A day after getting the nod from the FDA for a Phase III trial protocol to test the Provenge prostate cancer vaccine, Dendreon Corp. raised $26.7 million through a stock sale to help finance the effort.
"We also have a breast, ovarian and colon cancer vaccine and a lineup of preclinical products," said Julie Rathbun, manager of communications and investor relations for Seattle-based Dendreon, noting some of the money might be used for those but most would go for Provenge development.
The company sold 3.8 million shares at $7 each to Baystar Capital, of San Francisco; Mazama Capital Management, of Portland, Ore.; and an existing shareholder.
Provenge, an immune-system stimulator, has been the subject of a Phase III trial already.
"It did not meet its primary endpoint but there was a subgroup of men with Gleason scores of 7 or less," who showed benefit, Rathbun said.
That trial, called D9901, reaped significant benefit for such patients in delaying time to disease progression and the development of disease-related pain, as well as providing a significant T-cell-mediated immune response.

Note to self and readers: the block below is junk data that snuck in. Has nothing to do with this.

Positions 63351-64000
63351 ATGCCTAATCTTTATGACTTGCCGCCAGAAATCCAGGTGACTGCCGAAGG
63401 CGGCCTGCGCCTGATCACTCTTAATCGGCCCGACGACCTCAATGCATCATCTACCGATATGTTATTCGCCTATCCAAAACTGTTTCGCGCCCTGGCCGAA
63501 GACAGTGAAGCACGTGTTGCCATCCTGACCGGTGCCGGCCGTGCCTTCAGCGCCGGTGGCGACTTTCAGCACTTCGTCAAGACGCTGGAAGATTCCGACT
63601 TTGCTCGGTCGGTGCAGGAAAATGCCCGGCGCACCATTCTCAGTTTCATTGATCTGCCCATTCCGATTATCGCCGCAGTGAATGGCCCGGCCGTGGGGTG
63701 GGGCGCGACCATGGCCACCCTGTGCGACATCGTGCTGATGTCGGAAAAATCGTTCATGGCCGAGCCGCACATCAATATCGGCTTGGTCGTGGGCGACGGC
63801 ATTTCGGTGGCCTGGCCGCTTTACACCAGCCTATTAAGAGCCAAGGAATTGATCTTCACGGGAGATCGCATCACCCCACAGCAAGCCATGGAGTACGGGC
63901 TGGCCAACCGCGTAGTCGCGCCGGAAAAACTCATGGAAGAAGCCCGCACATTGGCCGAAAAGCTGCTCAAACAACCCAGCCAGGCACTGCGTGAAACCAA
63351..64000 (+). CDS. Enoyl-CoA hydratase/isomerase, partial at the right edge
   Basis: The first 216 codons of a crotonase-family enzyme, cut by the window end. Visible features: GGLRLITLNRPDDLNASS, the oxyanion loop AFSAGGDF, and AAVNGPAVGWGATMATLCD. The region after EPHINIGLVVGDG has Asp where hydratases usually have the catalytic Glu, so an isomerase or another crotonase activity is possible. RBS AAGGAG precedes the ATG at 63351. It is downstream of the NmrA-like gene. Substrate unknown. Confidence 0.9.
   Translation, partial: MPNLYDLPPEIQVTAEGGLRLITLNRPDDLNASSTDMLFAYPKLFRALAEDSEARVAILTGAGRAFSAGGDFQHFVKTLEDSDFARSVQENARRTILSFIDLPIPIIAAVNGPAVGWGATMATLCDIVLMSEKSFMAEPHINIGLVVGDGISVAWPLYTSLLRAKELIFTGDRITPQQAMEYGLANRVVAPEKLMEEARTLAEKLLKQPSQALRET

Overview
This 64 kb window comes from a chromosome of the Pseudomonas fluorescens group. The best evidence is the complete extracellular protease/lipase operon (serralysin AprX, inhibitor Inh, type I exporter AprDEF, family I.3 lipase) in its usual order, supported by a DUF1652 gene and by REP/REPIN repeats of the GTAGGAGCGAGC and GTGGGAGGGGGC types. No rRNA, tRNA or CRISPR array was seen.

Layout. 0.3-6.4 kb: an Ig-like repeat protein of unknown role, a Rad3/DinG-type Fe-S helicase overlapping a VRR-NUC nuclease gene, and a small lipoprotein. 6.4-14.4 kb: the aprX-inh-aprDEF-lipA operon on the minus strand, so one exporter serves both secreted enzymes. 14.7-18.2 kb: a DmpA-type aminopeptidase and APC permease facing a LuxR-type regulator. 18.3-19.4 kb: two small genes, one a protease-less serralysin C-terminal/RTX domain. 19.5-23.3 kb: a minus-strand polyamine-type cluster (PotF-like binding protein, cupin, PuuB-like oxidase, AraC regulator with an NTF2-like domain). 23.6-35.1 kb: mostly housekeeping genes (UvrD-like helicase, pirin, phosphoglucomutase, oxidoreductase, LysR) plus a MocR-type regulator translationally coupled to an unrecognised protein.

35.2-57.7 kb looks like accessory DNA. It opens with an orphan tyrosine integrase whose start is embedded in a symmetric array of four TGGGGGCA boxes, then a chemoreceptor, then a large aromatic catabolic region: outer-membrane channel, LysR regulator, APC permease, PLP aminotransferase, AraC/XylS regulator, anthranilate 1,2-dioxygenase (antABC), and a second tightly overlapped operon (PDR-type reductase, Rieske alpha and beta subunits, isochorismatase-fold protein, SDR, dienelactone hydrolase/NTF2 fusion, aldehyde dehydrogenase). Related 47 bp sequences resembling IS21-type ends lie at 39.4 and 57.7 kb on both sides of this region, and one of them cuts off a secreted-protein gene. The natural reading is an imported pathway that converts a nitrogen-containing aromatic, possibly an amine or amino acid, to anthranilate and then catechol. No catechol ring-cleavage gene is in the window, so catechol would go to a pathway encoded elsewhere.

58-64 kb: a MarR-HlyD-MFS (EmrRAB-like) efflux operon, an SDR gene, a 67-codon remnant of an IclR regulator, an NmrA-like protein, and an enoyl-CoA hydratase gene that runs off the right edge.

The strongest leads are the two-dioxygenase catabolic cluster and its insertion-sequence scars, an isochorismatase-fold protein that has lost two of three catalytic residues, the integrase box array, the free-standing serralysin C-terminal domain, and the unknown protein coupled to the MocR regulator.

The Gleason score, named after the physician who developed it, is established by examining under a microscope prostate cells from the two largest areas of cancer.
"Our protocol was amended to include men with Gleason scores of 7 or less," Rathbun said, for a trial called D9902B, which the FDA said can be the basis for a biologics license application. The trial is expected to enroll about 275 patients at more than 60 medical centers in the U.S.
Also in the works is Dendreon's buyout of Corvas International Inc., of San Diego, in a $72.9 million stock swap. (See BioWorld Today, Feb. 26, 2003.)
"The latest guidance has been that it will be [concluded] within 60 days," Rathburn said, adding that the filing is under review.
Dendreon s stock (NASDAQ:DNDN) closed Friday at $7.66, down 55 cents, but had gained 72 cents, or 26.4 percent Wednesday on the protocol news from the FDA, ending that day at $8.45, closed Thursday $8.21.